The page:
A Special Education Teacher’s Use of Babytalk in the Classroom at Junior High School

  • Yi-Shan Lee

Student thesis: Master's Thesis


This study aims to investigate the frequency, pattern, and effect of a special education teacher’s babytalk in the classroom at junior high school. The participants were one special education teacher and nine mentally retarded students. The data included 450-minute audio-recordings of ten classes from a nine-week long observation, the researcher’s field notes, and a semi-structured interview with the special education teacher. The data were examined utterance by utterance to see the occurrence of Chinese babytalk, defined as higher in pitch, clearer in articulation, more repetitions, and more sentence final particles in discourse. The researcher later divided the utterance into thirty-six topics according to the concepts conveyed by the teacher. The result showed that the teacher used babytalk frequently. The frequency of occurrence of babytalk of all the thirty-six topics was over 50%. The way she used babytalk was related to the students’ mental age and the relevancy of topics to students’ daily experience. The teacher used more babytalk to mentally “younger” students, who were usually multi-handicapped or with severe mental retardation. She also used more babytalk to explain concepts less related to students’ daily lives. Her babytalk was characterized by high intonation. With regard to the effect of this babytalk, the students made attentive and comprehensive responses to the teacher’s babytalk, which accounted for 70% of all student responses. The teacher in the interview confirmed that she used babytalk to achieve teaching ends ― to attract the students’ attention and make them more focused on the content of her teaching.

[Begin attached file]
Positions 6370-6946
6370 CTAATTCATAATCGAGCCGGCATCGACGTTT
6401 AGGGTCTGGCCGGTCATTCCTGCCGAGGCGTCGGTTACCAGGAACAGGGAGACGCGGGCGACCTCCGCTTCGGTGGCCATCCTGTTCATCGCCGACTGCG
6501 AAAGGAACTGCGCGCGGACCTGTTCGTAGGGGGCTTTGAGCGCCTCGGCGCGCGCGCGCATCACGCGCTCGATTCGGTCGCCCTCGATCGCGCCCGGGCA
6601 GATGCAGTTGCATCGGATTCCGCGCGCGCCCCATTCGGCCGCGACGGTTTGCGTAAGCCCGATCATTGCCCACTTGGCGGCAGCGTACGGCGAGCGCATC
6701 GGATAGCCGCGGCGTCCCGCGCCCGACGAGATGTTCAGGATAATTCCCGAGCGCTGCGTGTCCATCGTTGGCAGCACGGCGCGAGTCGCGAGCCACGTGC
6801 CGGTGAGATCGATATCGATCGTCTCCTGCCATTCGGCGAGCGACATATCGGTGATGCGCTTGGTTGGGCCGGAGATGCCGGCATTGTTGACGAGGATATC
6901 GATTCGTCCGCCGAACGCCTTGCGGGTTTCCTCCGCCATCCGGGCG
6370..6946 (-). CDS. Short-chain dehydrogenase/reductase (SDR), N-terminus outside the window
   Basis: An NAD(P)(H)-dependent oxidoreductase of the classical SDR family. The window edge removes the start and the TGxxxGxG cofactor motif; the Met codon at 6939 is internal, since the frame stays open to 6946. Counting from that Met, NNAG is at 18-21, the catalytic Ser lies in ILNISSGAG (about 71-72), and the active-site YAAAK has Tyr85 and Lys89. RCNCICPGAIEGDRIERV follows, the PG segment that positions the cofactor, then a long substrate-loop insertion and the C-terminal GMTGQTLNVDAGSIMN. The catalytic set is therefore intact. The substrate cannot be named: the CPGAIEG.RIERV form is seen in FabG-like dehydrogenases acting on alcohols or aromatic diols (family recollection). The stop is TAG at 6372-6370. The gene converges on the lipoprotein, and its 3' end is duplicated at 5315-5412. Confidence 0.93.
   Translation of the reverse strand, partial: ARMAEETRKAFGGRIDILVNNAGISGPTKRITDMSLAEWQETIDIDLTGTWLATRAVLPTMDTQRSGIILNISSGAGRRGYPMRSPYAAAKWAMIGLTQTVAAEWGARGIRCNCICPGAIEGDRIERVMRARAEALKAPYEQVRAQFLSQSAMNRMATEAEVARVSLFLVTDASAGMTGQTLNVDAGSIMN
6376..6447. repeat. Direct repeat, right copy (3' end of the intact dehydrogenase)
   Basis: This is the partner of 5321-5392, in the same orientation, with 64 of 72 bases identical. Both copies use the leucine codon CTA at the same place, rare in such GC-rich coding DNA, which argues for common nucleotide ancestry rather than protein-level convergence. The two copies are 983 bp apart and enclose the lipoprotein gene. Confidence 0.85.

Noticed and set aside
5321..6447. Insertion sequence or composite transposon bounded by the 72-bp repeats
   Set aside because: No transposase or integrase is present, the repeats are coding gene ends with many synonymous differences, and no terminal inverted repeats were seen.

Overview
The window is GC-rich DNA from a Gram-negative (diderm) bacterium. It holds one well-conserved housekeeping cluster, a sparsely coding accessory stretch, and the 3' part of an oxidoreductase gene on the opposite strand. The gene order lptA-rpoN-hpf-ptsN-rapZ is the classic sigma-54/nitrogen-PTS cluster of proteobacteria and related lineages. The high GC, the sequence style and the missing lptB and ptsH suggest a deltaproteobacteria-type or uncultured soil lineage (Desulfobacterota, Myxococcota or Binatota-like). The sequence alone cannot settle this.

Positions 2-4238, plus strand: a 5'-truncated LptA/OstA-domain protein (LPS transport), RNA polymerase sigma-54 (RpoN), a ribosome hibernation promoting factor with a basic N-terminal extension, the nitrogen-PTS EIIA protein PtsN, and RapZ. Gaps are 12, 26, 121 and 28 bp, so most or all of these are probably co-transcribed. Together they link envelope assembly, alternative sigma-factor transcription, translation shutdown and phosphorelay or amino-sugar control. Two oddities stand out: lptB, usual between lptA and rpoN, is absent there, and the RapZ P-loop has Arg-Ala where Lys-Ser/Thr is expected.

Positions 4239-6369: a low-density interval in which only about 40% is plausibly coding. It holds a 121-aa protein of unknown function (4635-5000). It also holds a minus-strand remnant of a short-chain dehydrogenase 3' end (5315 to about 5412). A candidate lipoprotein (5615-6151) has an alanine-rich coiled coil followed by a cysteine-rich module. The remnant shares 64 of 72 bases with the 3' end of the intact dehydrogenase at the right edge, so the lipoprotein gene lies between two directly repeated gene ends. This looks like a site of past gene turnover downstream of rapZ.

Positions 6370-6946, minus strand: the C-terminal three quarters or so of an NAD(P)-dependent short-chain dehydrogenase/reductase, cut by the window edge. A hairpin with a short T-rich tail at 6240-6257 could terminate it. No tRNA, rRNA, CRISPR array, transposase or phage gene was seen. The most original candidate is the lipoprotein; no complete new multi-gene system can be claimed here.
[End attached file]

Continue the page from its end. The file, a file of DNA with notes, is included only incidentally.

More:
Date of Award2008
Original languageEnglish
SupervisorHui-Tzu Min (Supervisor)

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